Need to Keep Kids Busy?

Make them a busy bin!

Spring Break is here, or very close to coming, but unfortunately, it seems like all of those play dates, excursions and beach days we had planned are postponed until further notice. However, your child’s energy level and attention span didn’t get the memo! How do you keep them busy, engaged and learning? Busy bins is one of the many arts and crafts ideas that could pull you out of this rut.

Below are the steps I follow when building my own busy bins:

Step 1:

Pick a skill or knowledge base you want to review or introduce. Keep the idea broad to give yourself plenty of flexibility. Some ideas can be: numbers, fine motor skills, letters, gross motor skills, dinosaurs, sensory development, colors, etc.


Step 2:

Buy a bin. Simple enough, but there are some things you’ll want to keep in mind. Make sure the bin is:

Plastic, your child will drop it.

Machine washable, things will get messy.

It has a top, the last thing you want to invest your time in is picking up 200 beads from the floor.

The right size for your child, a bin that’s too big is uncomfortable and a bin that is too small doesn’t let them explore.

Step 3:

Get the material you want to fill the bin with. This is not the objects that will help you teach your objective; this is the material your child will be digging through to find the objects. This can be water, slime, sand, beads, feathers, pom-poms, or any other material that offers an interesting texture and is small enough to not get in their way.

Step 4:

Fill the bin. Easy right! Just keep in mind that you want enough material to submerge the items you want your child to find, but don’t overfill it. This is for your own sanity, no one wants to have to individually pick up a bunch of pom-poms.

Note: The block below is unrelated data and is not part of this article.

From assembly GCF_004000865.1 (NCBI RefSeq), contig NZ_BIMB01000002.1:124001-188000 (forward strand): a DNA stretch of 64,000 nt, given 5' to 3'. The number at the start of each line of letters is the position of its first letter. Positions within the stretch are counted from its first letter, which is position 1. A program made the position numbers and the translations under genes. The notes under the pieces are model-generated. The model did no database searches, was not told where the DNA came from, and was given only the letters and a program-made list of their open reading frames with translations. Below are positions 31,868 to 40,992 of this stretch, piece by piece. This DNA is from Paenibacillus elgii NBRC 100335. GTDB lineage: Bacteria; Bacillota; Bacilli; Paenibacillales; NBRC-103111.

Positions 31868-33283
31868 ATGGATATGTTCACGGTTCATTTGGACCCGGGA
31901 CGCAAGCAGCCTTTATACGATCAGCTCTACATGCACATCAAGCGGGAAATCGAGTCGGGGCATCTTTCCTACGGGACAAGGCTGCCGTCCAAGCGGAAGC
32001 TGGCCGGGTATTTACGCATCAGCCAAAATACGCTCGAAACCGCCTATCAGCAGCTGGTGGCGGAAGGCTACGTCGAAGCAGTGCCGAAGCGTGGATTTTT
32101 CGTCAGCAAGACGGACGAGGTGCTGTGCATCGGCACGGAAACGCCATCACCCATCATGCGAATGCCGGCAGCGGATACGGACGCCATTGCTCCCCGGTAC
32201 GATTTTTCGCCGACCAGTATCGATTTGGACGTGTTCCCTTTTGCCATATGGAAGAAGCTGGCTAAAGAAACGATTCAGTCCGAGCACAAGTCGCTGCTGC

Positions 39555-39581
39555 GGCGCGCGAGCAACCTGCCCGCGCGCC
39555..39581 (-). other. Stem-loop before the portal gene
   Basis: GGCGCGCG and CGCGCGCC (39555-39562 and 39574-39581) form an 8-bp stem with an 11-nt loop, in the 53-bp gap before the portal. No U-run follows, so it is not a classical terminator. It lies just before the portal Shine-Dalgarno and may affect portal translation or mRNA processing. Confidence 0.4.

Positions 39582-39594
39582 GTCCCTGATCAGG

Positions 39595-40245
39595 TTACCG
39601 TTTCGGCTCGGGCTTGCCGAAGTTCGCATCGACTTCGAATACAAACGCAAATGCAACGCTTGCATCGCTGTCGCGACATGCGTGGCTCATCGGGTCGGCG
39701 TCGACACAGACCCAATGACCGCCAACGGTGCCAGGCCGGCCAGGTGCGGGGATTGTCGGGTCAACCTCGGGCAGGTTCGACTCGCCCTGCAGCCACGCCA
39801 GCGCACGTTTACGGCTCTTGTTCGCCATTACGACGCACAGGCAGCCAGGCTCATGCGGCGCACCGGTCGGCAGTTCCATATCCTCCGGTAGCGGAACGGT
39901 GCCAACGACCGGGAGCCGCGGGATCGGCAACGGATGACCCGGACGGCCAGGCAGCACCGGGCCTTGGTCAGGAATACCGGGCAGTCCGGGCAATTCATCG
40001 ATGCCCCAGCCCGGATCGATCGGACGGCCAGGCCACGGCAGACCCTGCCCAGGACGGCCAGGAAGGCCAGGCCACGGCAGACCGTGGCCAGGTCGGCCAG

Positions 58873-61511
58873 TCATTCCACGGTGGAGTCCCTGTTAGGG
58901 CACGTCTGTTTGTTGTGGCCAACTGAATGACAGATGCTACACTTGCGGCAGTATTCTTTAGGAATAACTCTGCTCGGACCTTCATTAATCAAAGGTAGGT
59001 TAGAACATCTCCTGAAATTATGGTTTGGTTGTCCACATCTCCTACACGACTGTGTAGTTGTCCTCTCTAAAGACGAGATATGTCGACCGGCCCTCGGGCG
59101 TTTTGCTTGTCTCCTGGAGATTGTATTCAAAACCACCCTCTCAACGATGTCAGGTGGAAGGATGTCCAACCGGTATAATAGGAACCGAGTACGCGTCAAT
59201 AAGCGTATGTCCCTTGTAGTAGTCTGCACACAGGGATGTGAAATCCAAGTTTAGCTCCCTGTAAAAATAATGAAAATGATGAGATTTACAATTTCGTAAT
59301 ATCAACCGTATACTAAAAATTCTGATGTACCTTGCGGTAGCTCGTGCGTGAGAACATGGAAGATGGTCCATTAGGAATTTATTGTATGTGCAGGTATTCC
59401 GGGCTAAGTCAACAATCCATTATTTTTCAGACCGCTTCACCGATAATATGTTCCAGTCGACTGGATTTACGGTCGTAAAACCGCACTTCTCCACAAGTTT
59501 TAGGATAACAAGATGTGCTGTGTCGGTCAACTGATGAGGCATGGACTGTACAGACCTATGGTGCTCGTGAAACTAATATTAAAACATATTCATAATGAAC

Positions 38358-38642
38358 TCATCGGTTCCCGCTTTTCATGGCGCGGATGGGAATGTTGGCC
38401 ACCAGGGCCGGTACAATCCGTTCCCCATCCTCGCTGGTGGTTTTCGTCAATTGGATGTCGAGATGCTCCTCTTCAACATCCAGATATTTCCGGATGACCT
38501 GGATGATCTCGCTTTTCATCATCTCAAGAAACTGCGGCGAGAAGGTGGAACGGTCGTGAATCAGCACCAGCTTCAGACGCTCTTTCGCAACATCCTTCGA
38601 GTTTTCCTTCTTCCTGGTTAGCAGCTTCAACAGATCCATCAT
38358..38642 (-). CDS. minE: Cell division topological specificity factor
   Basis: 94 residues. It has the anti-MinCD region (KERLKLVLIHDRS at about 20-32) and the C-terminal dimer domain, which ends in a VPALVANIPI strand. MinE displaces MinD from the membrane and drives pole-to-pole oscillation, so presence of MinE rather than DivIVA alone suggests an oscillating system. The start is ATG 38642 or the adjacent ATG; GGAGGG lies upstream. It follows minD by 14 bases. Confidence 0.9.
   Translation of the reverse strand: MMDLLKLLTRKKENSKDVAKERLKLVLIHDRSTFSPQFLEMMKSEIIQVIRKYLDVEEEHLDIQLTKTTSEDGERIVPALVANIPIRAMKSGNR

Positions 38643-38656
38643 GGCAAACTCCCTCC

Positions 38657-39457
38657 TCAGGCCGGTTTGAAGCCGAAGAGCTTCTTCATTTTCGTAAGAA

Step 5:

Hide the objects you will be using to reinforce a concept. In the case of this busy bin, I want to review colors, therefore, I will be hiding different colored eggs into the beads. Keep the size of your bin in mind. You don’t want to jam too many objects into the bin, the objective is to dig around and explore. If you properly match the size of the bin with your child, this will be simple. The size of the bin should grow with the child which will complement the level of complexity and attention span your child has. A small child will be trying to find less objects than a bigger one.

Step 6:

Think of a way to make the bin interactive. You can have your child yell out the color or letter. Describe the texture of an object, say a word that starts with a particular letter, etc. For us, this is a color review activity. I wrote the names of colors on a dice, my daughter will roll the dice and have to dig and pull out the correct color, placing the incorrect color back in the bin, until the egg carton is full.



Quick note: you will most likely have to purchase materials to create your bins, please remember to wipe everything down and have your child wash their hands before they play with the bin to keep the materials as sanitized as possible.

Good luck to all you caregivers!

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